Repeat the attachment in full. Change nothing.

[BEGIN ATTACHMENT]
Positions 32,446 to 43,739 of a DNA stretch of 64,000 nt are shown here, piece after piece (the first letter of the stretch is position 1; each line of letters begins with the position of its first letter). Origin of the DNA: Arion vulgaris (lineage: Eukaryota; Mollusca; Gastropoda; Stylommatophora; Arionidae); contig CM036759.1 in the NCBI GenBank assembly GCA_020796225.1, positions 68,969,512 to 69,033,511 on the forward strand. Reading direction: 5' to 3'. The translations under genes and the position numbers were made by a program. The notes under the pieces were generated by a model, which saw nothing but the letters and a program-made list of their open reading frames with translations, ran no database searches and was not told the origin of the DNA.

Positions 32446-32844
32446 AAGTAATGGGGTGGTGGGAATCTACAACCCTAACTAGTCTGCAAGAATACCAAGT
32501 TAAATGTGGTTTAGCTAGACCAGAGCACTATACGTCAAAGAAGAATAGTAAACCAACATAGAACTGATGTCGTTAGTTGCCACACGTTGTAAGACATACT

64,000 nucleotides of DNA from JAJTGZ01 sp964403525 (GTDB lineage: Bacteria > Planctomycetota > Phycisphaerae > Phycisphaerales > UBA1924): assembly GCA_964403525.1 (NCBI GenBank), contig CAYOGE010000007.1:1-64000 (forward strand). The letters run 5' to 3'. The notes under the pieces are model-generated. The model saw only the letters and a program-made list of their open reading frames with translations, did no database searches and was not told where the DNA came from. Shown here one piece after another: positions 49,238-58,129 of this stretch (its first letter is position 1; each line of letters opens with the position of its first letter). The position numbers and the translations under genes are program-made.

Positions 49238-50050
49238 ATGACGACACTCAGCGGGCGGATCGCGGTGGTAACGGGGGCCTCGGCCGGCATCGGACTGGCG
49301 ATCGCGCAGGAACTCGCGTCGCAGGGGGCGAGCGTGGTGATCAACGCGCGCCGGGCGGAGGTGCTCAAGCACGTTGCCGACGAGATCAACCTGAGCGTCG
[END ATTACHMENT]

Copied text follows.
Positions 32,446 to 43,739 of a DNA stretch of 64,000 nt are shown here, piece after piece (the first letter of the stretch is position 1; each line of letters begins with the position of its first letter). Origin of the DNA: Arion vulgaris (lineage: Eukaryota; Mollusca; Gastropoda; Stylommatophora; Arionidae); contig CM036759.1 in the NCBI GenBank assembly GCA_020796225.1, positions 68,969,512 to 69,033,511 on the forward strand. Reading direction: 5' to 3'. The translations under genes and the position numbers were made by a program. The notes under the pieces were generated by a model, which saw nothing but the letters and a program-made list of their open reading frames with translations, ran no database searches and was not told the origin of the DNA.

Positions 32446-32844
32446 AAGTAATGGGGTGGTGGGAATCTACAACCCTAACTAGTCTGCAAGAATACCAAGT
32501 TAAATGTGGTTTAGCTAGACCAGAGCACTATACGTCAAAGAAGAATAGTAAACCAACATAGAACTGATGTCGTTAGTTGCCACACGTTGTAAGACATACT

64,000 nucleotides of DNA from JAJTGZ01 sp964403525 (GTDB lineage: Bacteria > Planctomycetota > Phycisphaerae > Phycisphaerales > UBA1924): assembly GCA_964403525.1 (NCBI GenBank), contig CAYOGE010000007.1:1-64000 (forward strand). The letters run 5' to 3'. The notes under the pieces are model-generated. The model saw only the letters and a program-made list of their open reading frames with translations, did no database searches and was not told where the DNA came from. Shown here one piece after another: positions 49,238-58,129 of this stretch (its first letter is position 1; each line of letters opens with the position of its first letter). The position numbers and the translations under genes are program-made.

Positions 49238-50050
49238 ATGACGACACTCAGCGGGCGGATCGCGGTGGTAACGGGGGCCTCGGCCGGCATCGGACTGGCG
49301 ATCGCGCAGGAACTCGCGTCGCAGGGGGCGAGCGTGGTGATCAACGCGCGCCGGGCGGAGGTGCTCAAGCACGTTGCCGACGAGATCAACCTGAGCGTCG